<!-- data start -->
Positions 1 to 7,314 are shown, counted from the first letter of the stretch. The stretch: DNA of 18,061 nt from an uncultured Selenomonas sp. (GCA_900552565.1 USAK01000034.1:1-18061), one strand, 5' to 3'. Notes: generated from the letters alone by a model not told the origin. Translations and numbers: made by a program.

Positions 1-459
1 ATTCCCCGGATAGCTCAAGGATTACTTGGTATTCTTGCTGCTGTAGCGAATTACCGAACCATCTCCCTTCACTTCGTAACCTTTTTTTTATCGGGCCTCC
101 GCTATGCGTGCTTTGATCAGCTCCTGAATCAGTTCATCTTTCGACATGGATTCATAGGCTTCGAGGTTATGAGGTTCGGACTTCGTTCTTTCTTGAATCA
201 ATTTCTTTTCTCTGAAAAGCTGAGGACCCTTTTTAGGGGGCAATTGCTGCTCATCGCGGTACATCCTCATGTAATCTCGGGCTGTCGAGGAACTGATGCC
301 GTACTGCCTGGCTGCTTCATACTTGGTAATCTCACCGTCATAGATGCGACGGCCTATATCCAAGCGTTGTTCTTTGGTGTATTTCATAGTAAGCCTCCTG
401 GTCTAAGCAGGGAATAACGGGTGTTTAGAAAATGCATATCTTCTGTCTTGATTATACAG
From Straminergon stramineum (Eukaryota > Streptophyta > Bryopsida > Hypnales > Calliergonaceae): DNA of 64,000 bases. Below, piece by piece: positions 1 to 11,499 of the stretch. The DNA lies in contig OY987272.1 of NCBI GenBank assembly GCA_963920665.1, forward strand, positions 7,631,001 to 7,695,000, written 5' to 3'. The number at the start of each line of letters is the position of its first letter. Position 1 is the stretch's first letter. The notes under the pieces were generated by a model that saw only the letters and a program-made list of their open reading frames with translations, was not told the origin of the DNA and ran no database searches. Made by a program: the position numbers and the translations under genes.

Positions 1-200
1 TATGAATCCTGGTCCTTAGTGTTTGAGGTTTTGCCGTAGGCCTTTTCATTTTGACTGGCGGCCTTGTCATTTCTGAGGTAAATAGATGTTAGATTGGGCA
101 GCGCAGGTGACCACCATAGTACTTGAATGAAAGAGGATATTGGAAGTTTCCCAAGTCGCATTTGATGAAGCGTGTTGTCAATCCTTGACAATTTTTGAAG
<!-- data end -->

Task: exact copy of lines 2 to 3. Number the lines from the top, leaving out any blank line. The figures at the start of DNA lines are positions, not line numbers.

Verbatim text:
Positions 1-459
1 ATTCCCCGGATAGCTCAAGGATTACTTGGTATTCTTGCTGCTGTAGCGAATTACCGAACCATCTCCCTTCACTTCGTAACCTTTTTTTTATCGGGCCTCC